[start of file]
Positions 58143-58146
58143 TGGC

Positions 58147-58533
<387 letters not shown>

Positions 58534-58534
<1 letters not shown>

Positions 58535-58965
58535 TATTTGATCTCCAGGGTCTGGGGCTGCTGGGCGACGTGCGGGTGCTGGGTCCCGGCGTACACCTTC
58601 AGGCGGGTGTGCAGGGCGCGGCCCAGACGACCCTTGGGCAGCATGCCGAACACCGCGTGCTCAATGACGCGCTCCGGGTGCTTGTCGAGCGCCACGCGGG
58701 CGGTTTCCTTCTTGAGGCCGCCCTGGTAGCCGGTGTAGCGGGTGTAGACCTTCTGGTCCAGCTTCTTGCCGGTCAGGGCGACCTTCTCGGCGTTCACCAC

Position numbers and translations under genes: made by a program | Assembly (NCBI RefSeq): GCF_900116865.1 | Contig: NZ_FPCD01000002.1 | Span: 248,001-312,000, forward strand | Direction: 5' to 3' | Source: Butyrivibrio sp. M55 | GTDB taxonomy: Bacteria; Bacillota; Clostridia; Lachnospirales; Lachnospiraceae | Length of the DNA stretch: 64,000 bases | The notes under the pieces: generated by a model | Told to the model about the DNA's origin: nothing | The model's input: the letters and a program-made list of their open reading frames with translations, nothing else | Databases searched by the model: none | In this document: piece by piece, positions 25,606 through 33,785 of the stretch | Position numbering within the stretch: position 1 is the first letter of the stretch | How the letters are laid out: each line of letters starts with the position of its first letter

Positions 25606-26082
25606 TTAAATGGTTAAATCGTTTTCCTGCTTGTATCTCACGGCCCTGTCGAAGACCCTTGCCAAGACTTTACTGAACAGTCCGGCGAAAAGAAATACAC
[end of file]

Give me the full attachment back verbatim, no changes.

Positions 58143-58146
58143 TGGC

Positions 58147-58533
<387 letters not shown>

Positions 58534-58534
<1 letters not shown>

Positions 58535-58965
58535 TATTTGATCTCCAGGGTCTGGGGCTGCTGGGCGACGTGCGGGTGCTGGGTCCCGGCGTACACCTTC
58601 AGGCGGGTGTGCAGGGCGCGGCCCAGACGACCCTTGGGCAGCATGCCGAACACCGCGTGCTCAATGACGCGCTCCGGGTGCTTGTCGAGCGCCACGCGGG
58701 CGGTTTCCTTCTTGAGGCCGCCCTGGTAGCCGGTGTAGCGGGTGTAGACCTTCTGGTCCAGCTTCTTGCCGGTCAGGGCGACCTTCTCGGCGTTCACCAC

Position numbers and translations under genes: made by a program | Assembly (NCBI RefSeq): GCF_900116865.1 | Contig: NZ_FPCD01000002.1 | Span: 248,001-312,000, forward strand | Direction: 5' to 3' | Source: Butyrivibrio sp. M55 | GTDB taxonomy: Bacteria; Bacillota; Clostridia; Lachnospirales; Lachnospiraceae | Length of the DNA stretch: 64,000 bases | The notes under the pieces: generated by a model | Told to the model about the DNA's origin: nothing | The model's input: the letters and a program-made list of their open reading frames with translations, nothing else | Databases searched by the model: none | In this document: piece by piece, positions 25,606 through 33,785 of the stretch | Position numbering within the stretch: position 1 is the first letter of the stretch | How the letters are laid out: each line of letters starts with the position of its first letter

Positions 25606-26082
25606 TTAAATGGTTAAATCGTTTTCCTGCTTGTATCTCACGGCCCTGTCGAAGACCCTTGCCAAGACTTTACTGAACAGTCCGGCGAAAAGAAATACAC